I was so pleased to see tuliptrees (Liriodendron tulipifera) planted at the new Cooper Square Hotel building on 3rd Avenue at 6th Street.

Tuliptrees are rare in Manhattan. To be honest, I've only encountered them in Central Park, where there is a lovely stand near Turtle Pond. In the Bronx, there's a community of tuliptrees near the Bronx Zoo's World of Birds building.

In some ways, the rarity of tuliptrees makes sense. They are narrow-canopied trees and wouldn't provide a wealth of shade on a street. And while the tulip-shaped, salmon-colored flowers (which bloom in summer) are lovely, they can also become a litter problem.

Alternatively, this narrow shape lends itself very well for the Cooper Union site, where you have a small courtyard set next to tall buildings.

And, like the World of Birds building, the staircase next to the tree provides people the opportunity to get close to the canopy and appreciate the flowers when the tree is in bloom, as you can barely make them out from the ground below.

Personally, I think Liriodendron is a slam-dunk to identify. The fastigiate form and the stripey bark are reliable identifiers, as is the mature habit. The habit always reminds me of a person who has their shoulders raised, sort of like the way you would look if you were saying, 'Well, what do you expect me to do??'

...That may be a stretch. I know.

Finally, the most obvious of identifying characteristics is the leaves. The broad leaves have four lobes which end in rounded points. The margins are entire.

To me, the leaf looks just like Hello Kitty.

It does, right?

Once, last summer, I described the leaves as Hello Kitty-shaped to my mother. On the following Valentine's Day, I received a Valentine from her with Hello Kitty on it. Written right next to Kitty's face, my mother had written "Tuliptree!"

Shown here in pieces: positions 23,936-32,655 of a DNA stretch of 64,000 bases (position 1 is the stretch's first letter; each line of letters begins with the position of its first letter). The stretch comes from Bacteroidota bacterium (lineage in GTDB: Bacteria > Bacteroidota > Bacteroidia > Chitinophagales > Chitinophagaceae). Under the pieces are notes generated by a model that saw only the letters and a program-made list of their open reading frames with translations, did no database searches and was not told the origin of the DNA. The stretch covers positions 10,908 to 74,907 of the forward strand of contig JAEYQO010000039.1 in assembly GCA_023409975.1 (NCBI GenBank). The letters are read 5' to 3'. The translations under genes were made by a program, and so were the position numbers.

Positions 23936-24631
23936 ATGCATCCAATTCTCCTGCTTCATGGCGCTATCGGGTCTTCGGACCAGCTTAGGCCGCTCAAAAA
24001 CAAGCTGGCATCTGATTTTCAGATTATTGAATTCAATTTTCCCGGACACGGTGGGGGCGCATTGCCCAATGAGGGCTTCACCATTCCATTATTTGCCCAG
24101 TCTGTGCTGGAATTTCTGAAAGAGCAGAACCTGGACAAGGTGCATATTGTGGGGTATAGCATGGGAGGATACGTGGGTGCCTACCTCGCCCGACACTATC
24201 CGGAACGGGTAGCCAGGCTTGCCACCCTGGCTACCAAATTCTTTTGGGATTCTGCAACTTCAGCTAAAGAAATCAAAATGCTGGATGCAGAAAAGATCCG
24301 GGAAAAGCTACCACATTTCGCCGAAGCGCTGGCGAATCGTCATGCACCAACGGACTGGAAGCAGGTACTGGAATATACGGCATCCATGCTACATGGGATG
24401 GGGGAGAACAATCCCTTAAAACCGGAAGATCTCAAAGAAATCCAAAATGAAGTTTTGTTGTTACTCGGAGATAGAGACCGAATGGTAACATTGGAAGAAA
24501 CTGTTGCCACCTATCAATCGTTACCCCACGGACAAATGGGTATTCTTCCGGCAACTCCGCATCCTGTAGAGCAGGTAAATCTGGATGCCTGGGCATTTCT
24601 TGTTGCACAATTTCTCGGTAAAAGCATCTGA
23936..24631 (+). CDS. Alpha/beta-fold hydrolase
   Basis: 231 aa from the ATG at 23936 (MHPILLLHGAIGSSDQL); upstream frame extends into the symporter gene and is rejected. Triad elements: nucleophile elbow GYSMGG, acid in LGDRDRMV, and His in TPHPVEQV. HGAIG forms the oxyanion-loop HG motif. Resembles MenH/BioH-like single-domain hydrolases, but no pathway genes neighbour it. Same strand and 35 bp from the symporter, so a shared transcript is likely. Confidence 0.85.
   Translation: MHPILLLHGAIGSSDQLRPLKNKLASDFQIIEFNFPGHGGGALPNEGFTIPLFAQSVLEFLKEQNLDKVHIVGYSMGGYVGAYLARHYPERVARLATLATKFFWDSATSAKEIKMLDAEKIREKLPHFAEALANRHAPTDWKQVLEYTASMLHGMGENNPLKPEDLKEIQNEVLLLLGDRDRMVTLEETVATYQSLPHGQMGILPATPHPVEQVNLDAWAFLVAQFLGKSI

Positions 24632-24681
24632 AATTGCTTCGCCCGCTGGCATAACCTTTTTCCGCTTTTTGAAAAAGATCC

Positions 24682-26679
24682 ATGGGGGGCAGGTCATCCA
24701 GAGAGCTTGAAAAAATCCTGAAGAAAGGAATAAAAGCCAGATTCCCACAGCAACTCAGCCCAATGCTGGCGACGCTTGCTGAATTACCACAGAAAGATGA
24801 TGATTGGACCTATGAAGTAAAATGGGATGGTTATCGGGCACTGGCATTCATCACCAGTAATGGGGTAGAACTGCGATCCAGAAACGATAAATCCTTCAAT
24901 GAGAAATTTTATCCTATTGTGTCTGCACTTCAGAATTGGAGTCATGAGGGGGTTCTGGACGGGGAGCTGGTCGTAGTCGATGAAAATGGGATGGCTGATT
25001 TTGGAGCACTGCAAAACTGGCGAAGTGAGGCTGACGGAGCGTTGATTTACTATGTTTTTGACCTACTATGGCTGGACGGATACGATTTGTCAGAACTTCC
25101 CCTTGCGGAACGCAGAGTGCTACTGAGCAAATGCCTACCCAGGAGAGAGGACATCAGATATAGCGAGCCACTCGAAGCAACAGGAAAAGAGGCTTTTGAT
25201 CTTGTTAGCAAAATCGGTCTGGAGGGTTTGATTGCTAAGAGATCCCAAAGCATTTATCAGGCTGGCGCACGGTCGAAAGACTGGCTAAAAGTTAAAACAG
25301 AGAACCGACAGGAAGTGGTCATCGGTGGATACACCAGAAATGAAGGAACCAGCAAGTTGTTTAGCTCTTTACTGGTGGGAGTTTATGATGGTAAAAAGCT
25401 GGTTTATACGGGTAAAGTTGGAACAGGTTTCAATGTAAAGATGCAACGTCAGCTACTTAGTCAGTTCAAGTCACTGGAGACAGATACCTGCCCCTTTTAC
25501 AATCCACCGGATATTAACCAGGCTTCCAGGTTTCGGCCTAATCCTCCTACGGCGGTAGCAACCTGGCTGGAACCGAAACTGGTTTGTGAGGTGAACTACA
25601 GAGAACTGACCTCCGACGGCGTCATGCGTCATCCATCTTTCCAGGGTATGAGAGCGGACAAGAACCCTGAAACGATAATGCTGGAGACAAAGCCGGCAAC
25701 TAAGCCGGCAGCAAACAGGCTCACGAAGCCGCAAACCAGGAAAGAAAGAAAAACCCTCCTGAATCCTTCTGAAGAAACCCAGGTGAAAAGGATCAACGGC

Friday, May 15, 2009

Book Review

If you're a regular reader, you may notice that I'm trying to get a bit more elaborate with my tags for posts. I've added 'medicinal plants' and 'edible plants' and a bit on etymology, which is clearly a favorite of mine.

Lately though, I've also discussed plant form in greater detail. Yesterday's post mentioned nectar spurs and we've covered bracts more than once.

You can get a fair amount of information online about plant morphology, but I have recently fallen in love with this book, Plant Form: An Illustrated Guide to Flowering Plant Morphology. It's an accessible read and, at the same time, it's an incredible resource for detailed, scientific information. If you have even a passing interest in morphology, I'd definitely recommend it.

Thursday, May 14, 2009


Columbine, or Aquilegia, is in bloom right now. The white one below (most likely a cultivar of A. hybrida) is growing just near the courts at Tompkins Square Park.

Many columbines are native to the Rockies and other mountainous areas in the west. They grow best at high altitudes, but are very popular perennials elsewhere. They self-seed readily but are not invasive. A spring ephemeral, the foliage will die back in late June, when the weather gets quite hot.

I suspect part of the reason the plant is so popular in the nursery trade is due to the very showy, very unique flower structure. The petals form into nectar spurs. That alone may be hint enough that one of the pollinators of this plant is a moth -- moths have long proboscises to access the nectar. Native Americans would often use the flowers as an edible garnish, but other parts of the plant are highly toxic.

Aquilegia -- of which there are over sixty species -- is in the Ranunculaceae, or buttercup, famliy, and is a relative of the also-toxic Aconitum.

Tuesday, May 12, 2009


Below is a shot of foxglove, or Digitalis purpurea, at the NYBG.